Dear Casa Carmen Family,
We have often talked about our wines and our reasons for making them, but I want to devote this letter to one of our proudest achievements: our vermouth, Tender is the Night—named after a line in one of my favorite poems, Ode to a Nightingale by John Keats, which was later the inspiration for the title of Scott Fitzgerald’s novel, Tender is the Night. As you may imagine, I could talk about that for a very long time, but will spare you the details. Either way, we are often asked: Why vermouth? And what in the world is vermouth anyways?
The answer is, of course, that vermouth is much more than that old bottle that you pull out from the liquor cabinet once or twice a year to use in your martinis. Strictly speaking, vermouth is an aperitivo wine, an aromatized and fortified wine (like port or sherry but infused with botanicals). It is made by fermenting grapes to turn into wine, distilling a portion of that wine to turn into pure spirit, macerating that spirit with a unique blend of botanicals, and blending it all back together. But vermouth is even more than that. It has a history as rich as its taste, and it is a way of life in the places with the best way of life.
There are many theories regarding the origins of vermouth. One theory
focuses on the inseparable development of wine and medicine. Hippocrates, the Ancient Greek physician responsible for some of the most acute early biomedical observations and for the famous Hippocratic Oath, was known for his healing potion: Hippocratic wine or Hippocras. This was not just any wine, but wine that had been aromatized, macerated with herbs and spices with varied medicinal and tonic properties. It was, broadly speaking, vermouth.
Though vermouth, in its modern form, didn’t appear until the mid 19th century in Turin and under the vision of Antonio Benedetto Carpano, people had been making botanical wine for thousands of years—particularly wine with a very special herb: wormwood, or the German wermut, which is where the name vermouth comes from. It would eventually migrate to France to transform into
Vermouth de Chambéry, and then make its way to Spain—to Reus, in the outskirts of Barcelona, to become so popular that today it is the drink of
choice of the new generation. Vermouth, vermú or vermut in Spain, has become so wildly popular that it is now a verb: vermuteo, which is used to refer to the activity of going to different terraces, streets, bars, piazzas, beaches, boats, backyards, patios to eat mounds of olives, cheeses, charcuterie and tinned fish while drinking glass after glass of cold, sweet vermouth on ice with a splash of soda. “Vamos de vermuteo,” (let’s go vermouthing) is one of the sweetest things one can hear another say after a long day of work, or on warm Saturday night or on a lazy Sunday afternoon. The good people of Southern Europe, but especially Madrid and Barcelona, have turned this sun-soaked activity into an artform and a way of life.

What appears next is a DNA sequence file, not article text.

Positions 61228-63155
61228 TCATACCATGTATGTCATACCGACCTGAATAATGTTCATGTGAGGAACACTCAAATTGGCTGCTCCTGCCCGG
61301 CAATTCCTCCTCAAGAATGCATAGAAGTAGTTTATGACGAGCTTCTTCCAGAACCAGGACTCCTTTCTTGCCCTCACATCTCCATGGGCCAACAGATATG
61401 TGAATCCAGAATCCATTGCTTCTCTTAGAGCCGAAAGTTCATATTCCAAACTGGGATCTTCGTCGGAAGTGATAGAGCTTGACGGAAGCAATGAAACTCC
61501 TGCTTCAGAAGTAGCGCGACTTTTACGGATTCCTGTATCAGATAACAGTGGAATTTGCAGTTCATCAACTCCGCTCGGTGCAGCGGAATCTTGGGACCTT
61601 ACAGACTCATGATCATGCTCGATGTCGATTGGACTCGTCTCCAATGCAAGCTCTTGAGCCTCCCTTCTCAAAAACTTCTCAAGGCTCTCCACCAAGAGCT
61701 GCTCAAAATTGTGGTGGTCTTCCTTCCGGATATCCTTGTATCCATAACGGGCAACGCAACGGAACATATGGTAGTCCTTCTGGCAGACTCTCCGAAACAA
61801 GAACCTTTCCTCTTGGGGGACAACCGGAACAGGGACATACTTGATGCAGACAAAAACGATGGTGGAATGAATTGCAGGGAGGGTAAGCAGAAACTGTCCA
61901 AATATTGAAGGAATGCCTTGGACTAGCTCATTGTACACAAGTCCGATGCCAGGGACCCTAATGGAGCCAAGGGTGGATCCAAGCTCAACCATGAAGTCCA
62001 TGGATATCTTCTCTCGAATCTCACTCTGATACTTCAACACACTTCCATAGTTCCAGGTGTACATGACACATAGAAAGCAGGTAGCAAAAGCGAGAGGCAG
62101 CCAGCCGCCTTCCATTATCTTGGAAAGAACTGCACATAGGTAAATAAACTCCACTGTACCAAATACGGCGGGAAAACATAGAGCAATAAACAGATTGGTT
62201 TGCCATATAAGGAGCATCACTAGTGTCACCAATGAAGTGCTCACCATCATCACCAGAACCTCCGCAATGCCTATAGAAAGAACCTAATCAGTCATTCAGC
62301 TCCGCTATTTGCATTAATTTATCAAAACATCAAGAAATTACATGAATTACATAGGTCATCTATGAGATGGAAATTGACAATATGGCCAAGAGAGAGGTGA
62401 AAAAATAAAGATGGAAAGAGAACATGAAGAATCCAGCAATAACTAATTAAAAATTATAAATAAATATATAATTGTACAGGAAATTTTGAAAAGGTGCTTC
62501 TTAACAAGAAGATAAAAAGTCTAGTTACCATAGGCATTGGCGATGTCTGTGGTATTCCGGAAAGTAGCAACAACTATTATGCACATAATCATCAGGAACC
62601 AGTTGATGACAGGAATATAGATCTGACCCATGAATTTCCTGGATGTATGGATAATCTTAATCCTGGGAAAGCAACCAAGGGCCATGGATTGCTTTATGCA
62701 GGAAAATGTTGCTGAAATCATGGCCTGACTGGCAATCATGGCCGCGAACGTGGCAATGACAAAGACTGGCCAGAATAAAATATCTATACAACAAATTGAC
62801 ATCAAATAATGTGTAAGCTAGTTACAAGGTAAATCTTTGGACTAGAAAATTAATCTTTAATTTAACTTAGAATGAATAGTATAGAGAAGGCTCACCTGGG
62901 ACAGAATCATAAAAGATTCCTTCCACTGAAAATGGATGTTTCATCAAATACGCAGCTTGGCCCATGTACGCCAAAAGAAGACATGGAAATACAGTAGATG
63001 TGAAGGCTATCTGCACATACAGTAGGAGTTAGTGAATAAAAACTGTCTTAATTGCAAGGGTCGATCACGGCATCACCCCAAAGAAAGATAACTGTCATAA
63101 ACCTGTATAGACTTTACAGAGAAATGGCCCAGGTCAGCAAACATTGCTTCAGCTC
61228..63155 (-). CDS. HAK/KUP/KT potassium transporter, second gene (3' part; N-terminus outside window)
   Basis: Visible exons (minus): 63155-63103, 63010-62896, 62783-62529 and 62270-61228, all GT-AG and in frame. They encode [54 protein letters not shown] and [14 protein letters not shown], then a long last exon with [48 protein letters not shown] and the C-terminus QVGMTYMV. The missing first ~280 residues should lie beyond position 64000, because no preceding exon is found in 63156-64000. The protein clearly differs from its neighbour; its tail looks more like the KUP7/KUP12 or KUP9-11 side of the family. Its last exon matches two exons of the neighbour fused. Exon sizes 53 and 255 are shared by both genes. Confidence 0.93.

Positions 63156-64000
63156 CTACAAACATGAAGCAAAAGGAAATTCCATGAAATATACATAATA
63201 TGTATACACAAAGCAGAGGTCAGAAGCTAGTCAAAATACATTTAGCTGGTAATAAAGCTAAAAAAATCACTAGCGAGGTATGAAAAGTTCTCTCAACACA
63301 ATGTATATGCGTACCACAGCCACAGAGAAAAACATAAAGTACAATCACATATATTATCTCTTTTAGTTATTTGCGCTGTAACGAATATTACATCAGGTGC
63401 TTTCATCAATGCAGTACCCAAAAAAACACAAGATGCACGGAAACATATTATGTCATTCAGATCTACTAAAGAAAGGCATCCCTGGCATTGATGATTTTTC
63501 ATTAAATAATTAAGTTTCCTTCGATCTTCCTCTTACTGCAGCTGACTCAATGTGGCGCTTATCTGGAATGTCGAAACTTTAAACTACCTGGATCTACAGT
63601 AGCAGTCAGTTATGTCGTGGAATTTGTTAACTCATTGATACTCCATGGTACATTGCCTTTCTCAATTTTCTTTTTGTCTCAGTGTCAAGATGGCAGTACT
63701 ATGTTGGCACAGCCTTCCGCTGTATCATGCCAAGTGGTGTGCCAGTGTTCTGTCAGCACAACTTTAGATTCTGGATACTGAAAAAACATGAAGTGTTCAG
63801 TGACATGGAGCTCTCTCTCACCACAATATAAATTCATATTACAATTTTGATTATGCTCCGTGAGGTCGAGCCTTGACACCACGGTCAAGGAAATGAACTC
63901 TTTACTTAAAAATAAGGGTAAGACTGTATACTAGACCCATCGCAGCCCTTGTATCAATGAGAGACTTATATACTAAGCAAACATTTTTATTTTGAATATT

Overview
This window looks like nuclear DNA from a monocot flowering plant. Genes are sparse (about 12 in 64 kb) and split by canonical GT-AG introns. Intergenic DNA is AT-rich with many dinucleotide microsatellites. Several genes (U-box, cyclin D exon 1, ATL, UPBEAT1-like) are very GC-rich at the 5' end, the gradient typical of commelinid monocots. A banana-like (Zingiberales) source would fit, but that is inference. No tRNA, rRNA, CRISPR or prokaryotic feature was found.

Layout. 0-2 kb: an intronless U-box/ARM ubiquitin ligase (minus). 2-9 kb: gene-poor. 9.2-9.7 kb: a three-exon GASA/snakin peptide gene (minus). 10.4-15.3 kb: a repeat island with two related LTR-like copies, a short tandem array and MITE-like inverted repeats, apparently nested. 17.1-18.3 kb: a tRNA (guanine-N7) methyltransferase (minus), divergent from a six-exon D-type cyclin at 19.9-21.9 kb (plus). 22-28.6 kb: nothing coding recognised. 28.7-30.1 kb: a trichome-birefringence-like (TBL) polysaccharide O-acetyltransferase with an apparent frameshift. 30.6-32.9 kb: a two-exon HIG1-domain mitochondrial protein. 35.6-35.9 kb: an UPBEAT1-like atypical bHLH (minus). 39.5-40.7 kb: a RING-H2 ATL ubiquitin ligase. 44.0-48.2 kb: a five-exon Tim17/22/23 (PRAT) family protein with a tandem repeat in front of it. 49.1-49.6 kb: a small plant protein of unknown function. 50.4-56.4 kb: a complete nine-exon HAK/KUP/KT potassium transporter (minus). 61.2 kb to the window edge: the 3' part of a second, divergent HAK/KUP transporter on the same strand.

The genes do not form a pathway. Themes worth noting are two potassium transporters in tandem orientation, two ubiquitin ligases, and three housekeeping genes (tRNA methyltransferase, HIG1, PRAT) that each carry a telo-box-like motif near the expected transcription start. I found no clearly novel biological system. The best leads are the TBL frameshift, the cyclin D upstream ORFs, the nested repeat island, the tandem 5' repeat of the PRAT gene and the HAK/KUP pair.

Our vermouth aims at being just that. In the words of Wine and Spirits Magazine, “Tender is the Night is a barrel-aged black vermouth, a rare Spanish style, flavored with black walnuts, wormwood, orange peel, herbs and baking spices. It’s herbaceous and spiced, like a brooding grown-up root beer when topped with soda and a twist. It begs heaping some good tinned fish on bread and pretending it’s pintxos in Iberia.”
This is the “why” of vermouth: it is a way of life. It is the meeting place of the winemaker, the distiller, the chef, the botanist, and, in this case, the ever-aspiring poet. It is wine, spirit, liqueur, aperitivo and medicinal tea. It is the right companion in the high summer when poured on ice and spritzed with bubbles, and it is the consolation in the bleak mid-winter when poured neat on a crystal Nick and Nora. It is lighthearted as it is serious. It is a sensual adventure that moves from the earthy to the herbal, to the floral, to the fruity, to form an everlasting bond with the sky. It is, to remember Keats:
"...a draught of vintage! that hath been
Cool'd a long age in the deep-delved earth,
Tasting of Flora and the country green,
Dance, and Provençal song, and sunburnt mirth!
...O for a beaker full of the warm South,
Full of the true, the blushful Hippocrene,
with beaded bubbles winking at the brim...”
Vermouth is an immortal bird that whispers songs of a joyful world, and a knight that wields a wooden sword in the relentless defense of the beauty.
We hope this Iberian practice of vermuteo helps you through the summer and through life. We hope it becomes balm for the weary and courage for our quixotic fight. We hope you make this vermouth yours and drink it however you like it. We hope you have a summer that is “bold, lyrical, and free.” Because “Already with thee! Tender is the night.”
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